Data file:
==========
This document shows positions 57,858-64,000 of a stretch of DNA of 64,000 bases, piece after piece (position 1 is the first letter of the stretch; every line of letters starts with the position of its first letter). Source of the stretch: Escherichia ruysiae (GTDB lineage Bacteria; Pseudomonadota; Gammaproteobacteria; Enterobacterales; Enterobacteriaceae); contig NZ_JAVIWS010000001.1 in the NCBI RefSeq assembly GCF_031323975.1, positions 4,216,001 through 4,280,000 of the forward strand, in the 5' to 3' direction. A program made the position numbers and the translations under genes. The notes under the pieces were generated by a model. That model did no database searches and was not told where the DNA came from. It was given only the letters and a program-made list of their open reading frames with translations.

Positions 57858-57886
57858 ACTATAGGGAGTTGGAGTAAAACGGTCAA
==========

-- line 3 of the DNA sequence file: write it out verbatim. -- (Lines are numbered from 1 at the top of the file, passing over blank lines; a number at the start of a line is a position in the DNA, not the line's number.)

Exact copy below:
57858 ACTATAGGGAGTTGGAGTAAAACGGTCAA